Friday 5

Friday 5: What Are Funk Metal’s Five Best Moments?



Happy Friday, MetalSucks reader! Welcome to MetalSucks Friday 5, our awesome series that appears every Friday (duh) on MetalSucks (duhh) and involves the quantity of five (duhhh).

Here’s how it works: A list of best/worst/weirdest/whatever five somethings is posted by one of your beloved MetalSucks contributors or by one of our buds (like you?). Then you, our cherished reader, checks it out, has a chuckle, then chimes in with a list of the same. No sweat, just whatever springs to mind, k? (Just like that movie about those losers working at a Chicago record store!) After all, it’s Friday — the day dedicated by the gods to mindless, fun time-wasting. 

Today, let’s talk about ’90s metal’s dirty little secret!



What are five essential funk metal jams?


Anso DFMetalSucks senior editor


1. “Falling To Pieces” by Faith No More
from The Real Thing
1989 | Slash/Reprise

Our bum chum Kevin Stewart-Panko came to the defense of funk metal in a stirring editorial on Thursday. And though you may not look on that fad fondly, heck, it was a thing at the time. The firestarter for the genre’s breach into the mainstream marketplace might be the third single from Faith No More’s huge breakthrough album The Real Thing. If “Epic” was rap-metal, “Falling To Pieces” was technicolor bop metal. Are you in heavy funk band that got signed to a major in the wake of this jam? Well, you owe FNM some money for that. If only you had earned any :(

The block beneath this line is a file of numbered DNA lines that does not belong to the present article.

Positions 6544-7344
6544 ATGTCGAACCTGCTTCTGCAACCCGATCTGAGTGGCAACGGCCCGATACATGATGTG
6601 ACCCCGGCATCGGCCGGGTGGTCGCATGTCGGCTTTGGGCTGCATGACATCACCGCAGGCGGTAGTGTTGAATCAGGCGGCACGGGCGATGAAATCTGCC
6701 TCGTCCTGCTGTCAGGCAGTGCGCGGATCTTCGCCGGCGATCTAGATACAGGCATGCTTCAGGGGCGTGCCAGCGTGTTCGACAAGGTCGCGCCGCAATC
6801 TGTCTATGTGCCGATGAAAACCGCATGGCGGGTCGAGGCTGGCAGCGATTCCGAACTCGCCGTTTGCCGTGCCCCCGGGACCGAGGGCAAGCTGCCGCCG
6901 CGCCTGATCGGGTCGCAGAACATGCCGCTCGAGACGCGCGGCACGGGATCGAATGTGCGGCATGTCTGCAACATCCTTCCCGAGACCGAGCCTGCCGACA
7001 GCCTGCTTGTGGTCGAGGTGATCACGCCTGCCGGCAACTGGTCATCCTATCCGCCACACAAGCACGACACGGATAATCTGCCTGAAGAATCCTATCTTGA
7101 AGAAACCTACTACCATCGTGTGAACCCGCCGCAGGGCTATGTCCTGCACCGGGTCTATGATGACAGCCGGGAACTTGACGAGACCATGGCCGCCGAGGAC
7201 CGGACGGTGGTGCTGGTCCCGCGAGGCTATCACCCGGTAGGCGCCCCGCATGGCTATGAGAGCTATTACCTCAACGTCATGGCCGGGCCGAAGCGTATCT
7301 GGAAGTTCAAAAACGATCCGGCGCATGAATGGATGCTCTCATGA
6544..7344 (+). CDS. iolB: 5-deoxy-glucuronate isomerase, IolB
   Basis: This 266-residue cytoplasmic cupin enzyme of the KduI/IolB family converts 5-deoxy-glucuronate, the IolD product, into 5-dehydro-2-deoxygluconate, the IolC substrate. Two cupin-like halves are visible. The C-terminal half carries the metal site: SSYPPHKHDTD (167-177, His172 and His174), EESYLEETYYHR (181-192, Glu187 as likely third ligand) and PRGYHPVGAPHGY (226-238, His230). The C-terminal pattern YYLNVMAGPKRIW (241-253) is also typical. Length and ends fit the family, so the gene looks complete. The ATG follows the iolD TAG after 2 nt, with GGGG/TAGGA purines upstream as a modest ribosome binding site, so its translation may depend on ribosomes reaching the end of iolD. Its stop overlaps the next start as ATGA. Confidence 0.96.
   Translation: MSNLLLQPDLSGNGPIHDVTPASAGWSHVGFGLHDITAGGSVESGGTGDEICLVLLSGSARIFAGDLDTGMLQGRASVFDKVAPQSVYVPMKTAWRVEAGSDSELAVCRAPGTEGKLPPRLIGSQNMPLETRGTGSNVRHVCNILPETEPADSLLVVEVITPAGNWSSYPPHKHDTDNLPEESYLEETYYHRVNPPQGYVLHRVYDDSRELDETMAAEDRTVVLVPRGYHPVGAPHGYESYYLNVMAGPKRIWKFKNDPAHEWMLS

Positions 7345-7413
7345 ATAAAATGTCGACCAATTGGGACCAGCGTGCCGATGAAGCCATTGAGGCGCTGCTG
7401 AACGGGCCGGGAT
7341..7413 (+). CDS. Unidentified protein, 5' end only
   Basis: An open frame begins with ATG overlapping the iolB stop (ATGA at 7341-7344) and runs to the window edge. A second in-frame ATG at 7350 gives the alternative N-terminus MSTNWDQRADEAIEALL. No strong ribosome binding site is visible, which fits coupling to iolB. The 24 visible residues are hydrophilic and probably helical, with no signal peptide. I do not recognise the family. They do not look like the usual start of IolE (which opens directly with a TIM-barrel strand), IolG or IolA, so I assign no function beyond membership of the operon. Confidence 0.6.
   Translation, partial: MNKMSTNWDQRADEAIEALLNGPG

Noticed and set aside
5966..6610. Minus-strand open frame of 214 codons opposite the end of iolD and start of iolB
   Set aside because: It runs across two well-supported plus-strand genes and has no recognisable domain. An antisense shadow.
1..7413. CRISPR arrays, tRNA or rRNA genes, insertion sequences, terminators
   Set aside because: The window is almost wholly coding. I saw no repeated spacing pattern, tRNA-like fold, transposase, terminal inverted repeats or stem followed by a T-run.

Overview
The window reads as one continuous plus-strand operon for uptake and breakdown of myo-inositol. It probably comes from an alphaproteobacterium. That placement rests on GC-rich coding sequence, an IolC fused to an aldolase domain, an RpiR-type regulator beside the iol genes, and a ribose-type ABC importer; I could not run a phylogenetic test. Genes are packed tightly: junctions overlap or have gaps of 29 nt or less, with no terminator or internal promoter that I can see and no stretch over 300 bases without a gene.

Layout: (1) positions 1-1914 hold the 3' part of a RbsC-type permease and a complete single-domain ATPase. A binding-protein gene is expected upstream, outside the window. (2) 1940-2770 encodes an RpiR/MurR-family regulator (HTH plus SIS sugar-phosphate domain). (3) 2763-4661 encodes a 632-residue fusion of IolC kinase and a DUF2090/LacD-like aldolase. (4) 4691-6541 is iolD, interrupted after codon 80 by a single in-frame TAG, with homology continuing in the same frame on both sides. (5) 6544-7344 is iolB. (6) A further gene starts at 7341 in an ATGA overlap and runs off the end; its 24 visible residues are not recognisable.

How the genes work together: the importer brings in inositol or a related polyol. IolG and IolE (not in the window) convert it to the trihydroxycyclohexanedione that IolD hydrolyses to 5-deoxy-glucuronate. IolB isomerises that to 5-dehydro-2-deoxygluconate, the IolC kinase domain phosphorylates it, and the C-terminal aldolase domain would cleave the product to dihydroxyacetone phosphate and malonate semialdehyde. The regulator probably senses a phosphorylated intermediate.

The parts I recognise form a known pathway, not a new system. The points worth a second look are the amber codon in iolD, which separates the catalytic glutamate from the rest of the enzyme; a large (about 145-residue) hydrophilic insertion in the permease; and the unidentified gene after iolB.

2. “Every Day’s A Holiday” by Mordred
from Fool’s Game
1989 | Noise

“Holy shit, is that a DJ in a metal band? This is madness! [thumps fist]” — Anso DF, 1989.


3. “Break The Chains” by 24-7 Spyz
from Strength In Numbers
1992 | EastWest

Back in 1992, we guessed that 24-7 Spyz frontman Jimi Hazel’s name was a combination of Jimi Hendrix and Funkadelic axeman Eddie Hazel. But we still have no guess about about the band’s name. Not snappy, either. It’s like some artists plan to fail. This jam does not.


4. “Those Days Are Gone” by Fishbone
from The Reality Of My Surroundings
1991 | Columbia

Our gang loved the funky, punky Fishbone of their first two albums. But their most moving performances and compositions sprouted from their next two albums, both heavier and straighter. Less playing, more saying. Powerful.


5. “Infectious Grooves” by Infectious Grooves 
from The Plague That Makes Your Booty Move … It’s The Infectious Grooves
1991 | Epic

It was disturbing to uptight types to behold the ranting, Venice gangbanger Mike Muir of Suicidal Tendencies. But everybody on Earth was freaked out by Muir in a fedora and tucked-in shirt with his side project Infectious Grooves. Six years later, Limp Bizkit’s dickhead vamp on Infectious’ thing scared everybody off for good.

Your turn! Have a great wknd!

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